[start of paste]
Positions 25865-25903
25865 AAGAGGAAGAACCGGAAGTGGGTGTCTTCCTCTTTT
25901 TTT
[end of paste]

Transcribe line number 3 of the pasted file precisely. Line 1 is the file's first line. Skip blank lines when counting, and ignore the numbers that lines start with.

25901 TTT